I will confess that when I found out the topic for this class was going to be a study of video games, I was not thrilled with the idea. How would studying gaming culture be relevant at all to what I want to do in the future? How can I even talk about games for an entire semester? While I have played my fair share of video games in the past (Skyrim, Fallout, the Sims, Dreamfall, the list goes on) I just could not fathom how I would last an entire semester discussing games.
After the first class I went home and pondered — if you think about it, video games are pretty similar to movies in the sense that they both tell stories (most of the time). The cool part is that you get to actually be in the story, play in the story, etc. Plus, there are hundreds of thousands of games out there and I’m sure a few of them are bound to be more than a little interesting.
So the gears of my brain began to turn, and I started thinking about what sort of uhm…controversies, exist in the gaming world.
For the sake of this post, I’ll just talk about the rampant sexism flowing through gaming culture.
Can somebody please explain why the majority of female characters in video games are clad in very revealing “armor”?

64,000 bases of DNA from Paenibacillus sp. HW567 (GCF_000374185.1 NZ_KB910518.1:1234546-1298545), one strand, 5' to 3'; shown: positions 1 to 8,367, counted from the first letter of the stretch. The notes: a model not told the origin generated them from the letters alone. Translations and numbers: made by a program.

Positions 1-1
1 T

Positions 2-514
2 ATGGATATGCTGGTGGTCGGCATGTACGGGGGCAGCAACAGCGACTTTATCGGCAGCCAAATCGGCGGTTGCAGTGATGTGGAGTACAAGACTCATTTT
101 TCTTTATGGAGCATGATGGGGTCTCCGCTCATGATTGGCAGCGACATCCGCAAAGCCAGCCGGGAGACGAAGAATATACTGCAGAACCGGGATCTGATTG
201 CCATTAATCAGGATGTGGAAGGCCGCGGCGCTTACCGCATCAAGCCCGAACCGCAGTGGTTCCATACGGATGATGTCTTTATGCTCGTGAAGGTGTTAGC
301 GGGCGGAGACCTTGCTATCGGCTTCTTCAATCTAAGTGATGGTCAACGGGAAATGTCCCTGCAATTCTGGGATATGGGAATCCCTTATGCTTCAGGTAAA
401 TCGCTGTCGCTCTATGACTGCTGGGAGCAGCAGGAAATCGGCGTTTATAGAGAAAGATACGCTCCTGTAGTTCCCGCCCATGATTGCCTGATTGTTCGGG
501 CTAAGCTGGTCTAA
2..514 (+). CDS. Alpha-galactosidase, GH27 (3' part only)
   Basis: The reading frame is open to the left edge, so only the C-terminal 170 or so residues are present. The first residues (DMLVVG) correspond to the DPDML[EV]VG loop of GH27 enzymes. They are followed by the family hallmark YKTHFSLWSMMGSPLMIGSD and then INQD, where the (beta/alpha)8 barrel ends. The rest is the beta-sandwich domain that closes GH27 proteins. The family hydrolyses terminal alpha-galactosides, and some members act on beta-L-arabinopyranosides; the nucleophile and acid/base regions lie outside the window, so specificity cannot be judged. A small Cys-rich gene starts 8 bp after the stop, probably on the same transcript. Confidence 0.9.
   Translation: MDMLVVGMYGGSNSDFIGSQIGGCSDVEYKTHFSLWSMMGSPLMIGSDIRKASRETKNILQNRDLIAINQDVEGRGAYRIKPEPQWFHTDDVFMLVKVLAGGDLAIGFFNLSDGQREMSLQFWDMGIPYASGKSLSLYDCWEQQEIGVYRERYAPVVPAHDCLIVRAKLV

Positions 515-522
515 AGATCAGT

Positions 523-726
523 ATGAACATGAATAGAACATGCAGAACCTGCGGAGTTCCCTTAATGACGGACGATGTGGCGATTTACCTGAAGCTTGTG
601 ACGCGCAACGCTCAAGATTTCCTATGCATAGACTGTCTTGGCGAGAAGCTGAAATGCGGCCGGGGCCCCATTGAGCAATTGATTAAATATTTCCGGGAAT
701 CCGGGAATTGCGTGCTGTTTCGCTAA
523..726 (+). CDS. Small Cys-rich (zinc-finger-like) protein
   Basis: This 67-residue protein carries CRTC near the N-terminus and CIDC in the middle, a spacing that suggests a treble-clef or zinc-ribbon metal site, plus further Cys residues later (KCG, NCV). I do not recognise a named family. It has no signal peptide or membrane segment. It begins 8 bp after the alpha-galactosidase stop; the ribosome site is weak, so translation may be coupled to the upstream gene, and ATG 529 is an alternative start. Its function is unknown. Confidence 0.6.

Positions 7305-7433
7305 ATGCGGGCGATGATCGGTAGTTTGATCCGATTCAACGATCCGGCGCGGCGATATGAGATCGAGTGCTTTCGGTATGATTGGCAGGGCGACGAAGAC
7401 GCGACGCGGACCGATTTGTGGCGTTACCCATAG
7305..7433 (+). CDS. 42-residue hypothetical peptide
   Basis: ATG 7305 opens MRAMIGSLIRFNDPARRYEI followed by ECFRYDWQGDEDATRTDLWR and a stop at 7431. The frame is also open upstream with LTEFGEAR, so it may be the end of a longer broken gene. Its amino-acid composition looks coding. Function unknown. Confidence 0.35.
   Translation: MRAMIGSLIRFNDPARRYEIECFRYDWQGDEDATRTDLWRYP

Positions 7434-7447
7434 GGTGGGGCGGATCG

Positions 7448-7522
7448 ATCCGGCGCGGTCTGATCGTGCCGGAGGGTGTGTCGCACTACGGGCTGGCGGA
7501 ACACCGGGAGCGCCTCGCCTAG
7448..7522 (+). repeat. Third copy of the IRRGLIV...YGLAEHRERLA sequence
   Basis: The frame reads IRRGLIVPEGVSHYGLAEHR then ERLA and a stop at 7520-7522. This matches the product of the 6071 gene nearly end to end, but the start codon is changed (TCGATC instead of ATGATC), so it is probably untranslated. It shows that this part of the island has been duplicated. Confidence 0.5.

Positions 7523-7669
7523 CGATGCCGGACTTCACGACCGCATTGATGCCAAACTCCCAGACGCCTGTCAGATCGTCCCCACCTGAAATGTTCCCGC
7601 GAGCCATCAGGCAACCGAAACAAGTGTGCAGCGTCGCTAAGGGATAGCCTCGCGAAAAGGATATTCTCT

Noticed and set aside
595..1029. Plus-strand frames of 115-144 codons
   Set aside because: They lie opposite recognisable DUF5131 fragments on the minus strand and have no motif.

Lara Croft, Tomb Raider
Quiet, Medal Gear Solid 5
Sonya Blade, Mortal Kombat X
There are a number of things wrong with these images:
- The “armor” serves absolutely no protection against weapons and would-be killers.
- What is with the halter tops?
- They are all designed with large bosoms for no reason. At all. It’s preposterous.
- There is no way to store or carry any of their guns or knives or whatever it is that badass women carry to deliver justice.
- All of them are white, perfectly sculpted, with no bruises, scars, or injuries that tell people not to f**k! with these women cause they will end you and your family.
Funnily enough, this hypersexualization of women in gaming parallels the same hypersexualization of women in the movie industry!
My question is — why?
You could argue that the gaming industry wants to tailor to a specific demographic. Or that males dominate the gaming world. But that can’t be true, considering that females make up almost HALF of gamers.
I think that it’s important to study games so that we can tackle issues like sexism in gaming, and get to the root of the problem. And also to get rid of the halter tops.
This article on CRACKED.com highlights more on the representation of women (or lack thereof) in the gaming industry. There is a link below, and here is an excerpt on a section that talks about the Assassin’s Creed games:
“Creative and technical directors Alex Amancio and James Therien claimed that the lack of women was because of the “reality of game development,” as animating women would have “doubled the work.” Apparently unaware that doing work to make a game is their job. Did they think “director” meant they just got to sit in a wooden chair shouting at people through a megaphone all day? Did they think vagina bones were an unsolved problem in computer simulation? And apparently it wasn’t too much work to hire a Sorbonne professor to advise on 18th-century peasant life.” — (Luke McKinney, Cracked).